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The Murky World Of CBD Is Facing New Regulations – Here's Why

By Rachel Moss

So why is the FSA cracking down?

Put simply, we don’t know enough about CBD to consume it at the rate we currently are. Critics have long pointed out that the CBD wellness industry is largely unregulated, with “little evidence” these products work.

Last June, the first major third-party testing of CBD wellness products in the UK found many products didn’t include the ingredients listed on their labels. The research, conducted by the Centre for Medical Cannabis, blind tested 29 oil products available in the UK, both online and in stores.

Only 11 out of 29 (38%) of the products were within 10% of the advertised CBD content, and 11 out of 29 products had less than 50% of the advertised CBD content. One product, from a well-known high street pharmacy, was found to contain 0% CBD.

Despite this, research from YouGov suggests 9% of the UK population has already tried a CBD product, the equivalent of nearly six million people. Among those who are yet to sample CBD, a further 28% said they’d consider it.

“There is so much press around the potential benefits of CBD, customers are trying them without clear understanding of the products or the potential quality of the products,” Dr Sarah Gaunt, from the Association for the Cannabinoid Industry (ACI) told HuffPost UK ahead of the FSA announcement.

The lack of regulation around CBD until now has meant it’s “difficult to know the responsible brands from the cowboys,” she added.

But isn’t CBD used for medical conditions?

CBD products available on the high street are very different from the CBD-based medicines now available on the NHS for conditions such as epilepsy.

“These [wellness products] typically contain low concentrations of CBD mixed in with other cannabinoids, and there are wide variations in what they contain,” Professor Philip McGuire, an expert in psychiatry and cognitive neuroscience at King’s College London, previously told HuffPost UK.

“It’s often difficult to know what the concentration of the different ingredients in these preparations is from just looking at the product label.”

Some medical trials have began looking at CBD in relation to multiple sclerosis and anxiety, with some positive results – but more research is needed. The results from such studies, however, can not be translated to the CBD available on the high street.

Could CBD on the high street be harmful, then?

The new precautionary advice from the FSA is based on recent findings by the government’s Committee on Toxicity (COT), which reviewed the limited research available on CBD and warned of some negative health outcomes.

“Potential effects [could] include damage to the liver, adverse effects during pregnancy and in young children, sedation/somnolence and interference with the action of some medicines, leading to drug interactions,” Professor Alan Boobis, chairman of COT told HuffPost UK ahead of the FSA announcement.

“CBD used in food/supplements is often of lower purity than the medical-grade CBD used in the clinical studies. It is possible that there are impurities in non-medical CBD that could lead to side effects in addition to the ones listed.”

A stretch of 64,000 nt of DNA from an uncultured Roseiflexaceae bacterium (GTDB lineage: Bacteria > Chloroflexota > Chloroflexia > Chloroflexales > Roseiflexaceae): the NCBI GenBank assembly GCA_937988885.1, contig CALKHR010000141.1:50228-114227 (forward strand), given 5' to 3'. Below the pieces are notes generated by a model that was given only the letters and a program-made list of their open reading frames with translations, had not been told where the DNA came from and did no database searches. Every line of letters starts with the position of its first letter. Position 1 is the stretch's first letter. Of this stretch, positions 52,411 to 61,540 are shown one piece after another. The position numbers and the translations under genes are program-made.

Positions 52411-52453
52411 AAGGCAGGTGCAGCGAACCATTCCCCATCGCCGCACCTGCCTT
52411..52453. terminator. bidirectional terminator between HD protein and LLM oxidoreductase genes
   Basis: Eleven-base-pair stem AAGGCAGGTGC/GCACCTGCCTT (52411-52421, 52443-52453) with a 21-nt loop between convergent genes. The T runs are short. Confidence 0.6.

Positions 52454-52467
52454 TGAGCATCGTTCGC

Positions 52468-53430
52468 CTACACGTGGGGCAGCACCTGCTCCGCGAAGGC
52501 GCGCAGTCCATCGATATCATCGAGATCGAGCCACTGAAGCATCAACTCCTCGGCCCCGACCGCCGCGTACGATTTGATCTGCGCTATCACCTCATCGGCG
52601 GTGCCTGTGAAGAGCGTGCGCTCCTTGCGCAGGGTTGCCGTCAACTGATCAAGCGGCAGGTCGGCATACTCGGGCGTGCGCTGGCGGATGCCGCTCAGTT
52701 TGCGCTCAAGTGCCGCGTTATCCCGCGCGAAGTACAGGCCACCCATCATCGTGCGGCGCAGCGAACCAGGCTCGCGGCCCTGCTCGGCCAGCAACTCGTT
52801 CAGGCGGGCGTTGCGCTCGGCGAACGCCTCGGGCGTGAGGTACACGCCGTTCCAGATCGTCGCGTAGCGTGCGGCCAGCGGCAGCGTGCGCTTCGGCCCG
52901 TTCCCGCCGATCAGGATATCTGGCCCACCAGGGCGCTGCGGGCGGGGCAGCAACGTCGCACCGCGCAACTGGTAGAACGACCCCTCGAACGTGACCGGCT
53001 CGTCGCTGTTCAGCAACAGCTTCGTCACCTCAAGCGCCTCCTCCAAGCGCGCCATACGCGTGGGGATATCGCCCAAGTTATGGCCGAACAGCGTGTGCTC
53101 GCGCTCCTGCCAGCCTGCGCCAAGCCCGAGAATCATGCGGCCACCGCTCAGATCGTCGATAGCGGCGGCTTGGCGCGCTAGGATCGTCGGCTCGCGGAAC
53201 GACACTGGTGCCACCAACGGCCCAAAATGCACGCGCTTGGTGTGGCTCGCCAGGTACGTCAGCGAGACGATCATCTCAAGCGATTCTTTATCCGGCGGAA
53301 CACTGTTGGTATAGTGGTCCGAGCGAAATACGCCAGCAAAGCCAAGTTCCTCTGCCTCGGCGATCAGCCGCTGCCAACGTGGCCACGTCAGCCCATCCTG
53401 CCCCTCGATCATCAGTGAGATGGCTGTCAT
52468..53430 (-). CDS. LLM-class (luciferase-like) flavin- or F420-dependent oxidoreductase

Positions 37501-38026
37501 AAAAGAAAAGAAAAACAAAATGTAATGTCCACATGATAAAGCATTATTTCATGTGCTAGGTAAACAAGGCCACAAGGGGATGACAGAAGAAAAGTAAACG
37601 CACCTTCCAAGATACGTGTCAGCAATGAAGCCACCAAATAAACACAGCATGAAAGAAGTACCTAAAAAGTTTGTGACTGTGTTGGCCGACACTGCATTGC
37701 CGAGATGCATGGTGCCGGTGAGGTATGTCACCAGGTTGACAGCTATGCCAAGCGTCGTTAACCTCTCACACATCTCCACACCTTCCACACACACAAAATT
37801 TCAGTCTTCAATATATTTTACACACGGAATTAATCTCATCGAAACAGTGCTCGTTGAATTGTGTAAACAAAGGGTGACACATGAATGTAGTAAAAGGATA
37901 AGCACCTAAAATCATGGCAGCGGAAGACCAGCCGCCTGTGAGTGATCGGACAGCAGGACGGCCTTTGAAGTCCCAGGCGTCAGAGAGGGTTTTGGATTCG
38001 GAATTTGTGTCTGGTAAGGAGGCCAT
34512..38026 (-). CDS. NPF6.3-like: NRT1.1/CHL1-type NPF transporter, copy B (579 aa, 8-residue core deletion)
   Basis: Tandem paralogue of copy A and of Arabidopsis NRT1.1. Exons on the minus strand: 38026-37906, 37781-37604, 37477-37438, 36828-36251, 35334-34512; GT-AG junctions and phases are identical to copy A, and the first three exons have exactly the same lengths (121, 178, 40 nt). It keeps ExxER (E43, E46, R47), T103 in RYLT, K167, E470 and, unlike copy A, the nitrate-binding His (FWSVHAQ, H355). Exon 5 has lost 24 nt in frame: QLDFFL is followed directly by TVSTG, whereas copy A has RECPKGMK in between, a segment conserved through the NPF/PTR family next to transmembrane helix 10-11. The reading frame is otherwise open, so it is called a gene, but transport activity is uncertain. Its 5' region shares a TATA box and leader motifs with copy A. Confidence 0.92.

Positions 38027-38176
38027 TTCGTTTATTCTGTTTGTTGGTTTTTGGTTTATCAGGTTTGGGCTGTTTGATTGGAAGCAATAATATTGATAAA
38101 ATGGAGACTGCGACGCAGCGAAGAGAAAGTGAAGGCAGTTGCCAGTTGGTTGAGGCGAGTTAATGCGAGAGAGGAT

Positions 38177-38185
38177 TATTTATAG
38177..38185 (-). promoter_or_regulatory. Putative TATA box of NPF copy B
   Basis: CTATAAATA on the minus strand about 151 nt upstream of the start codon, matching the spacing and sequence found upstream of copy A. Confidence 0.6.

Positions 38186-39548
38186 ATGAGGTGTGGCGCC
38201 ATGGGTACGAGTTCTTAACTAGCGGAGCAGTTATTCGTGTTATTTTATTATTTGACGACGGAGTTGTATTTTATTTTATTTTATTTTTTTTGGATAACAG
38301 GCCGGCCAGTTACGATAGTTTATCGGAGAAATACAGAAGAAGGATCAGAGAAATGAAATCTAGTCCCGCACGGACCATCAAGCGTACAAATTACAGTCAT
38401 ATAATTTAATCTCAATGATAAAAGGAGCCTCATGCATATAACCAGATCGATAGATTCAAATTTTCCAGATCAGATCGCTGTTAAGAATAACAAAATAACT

Boobis said it’s “always a possibility” that the positive reviews from CBD wellness products are the result of a placebo response.

What regulations could CBD sellers face?

To help consumers make safer choices, the FSA has also announced a crackdown on CBD sellers, on top of the precautionary advice to consumers.

Last year, ingestible CBD products were reclassified as “novel foods” under EU law, meaning they should be evaluated on the basis of their claims and safety before being authorised to be sold. However, no immediate action was taken to remove existing products from shelves.

Now though, the FSA is giving the CBD industry a deadline of 31 March 2021 to submit valid novel food authorisation applications. After 31 March next year, only CBD sellers who have submitted a valid application will be allowed to keep their products on the market – others will face being removed from shelves.

These new rules will only impact CBD products that are designed to be ingested, though, and will not tackle the growing world of CBD cosmetics, or the rise of CBD tampons purporting to tackle period pain.

In relation to the latter, gynaecologist Dr Brooke Vandermolen told HuffPost UK consumers should be cautious. “There is little to no evidence about CBD, period pain and the impact on the vagina and its ecosystem,” she said.

“It’s unclear what the short or long term risks are and if the potential benefits would justify these. It would be advisable to be wary of products designed for use in the vagina that contain medication without discussion with your doctor in the context of your own medical history.”

The Association for the Cannabinoid Industry would like to see clearer regulatory marking on CBD products so consumers can make informed choices. “We need government regulators to endorse or adopt a self-regulated kite-mark,” Dr Andy Yates, a pharmacist working with the ACI, told HuffPost.

“A simple kite-mark showing companies had signed up to, and were held up to, an agreed set of principles means that consumers can have confidence [it’s] a safe, legal and well-regulated CBD market.”

Via:: https://www.huffingtonpost.co.uk/entry/the-murky-world-of-cbd-is-starting-to-clear-up-its-act-heres-why_uk_5e415ca4c5b6b708870498f5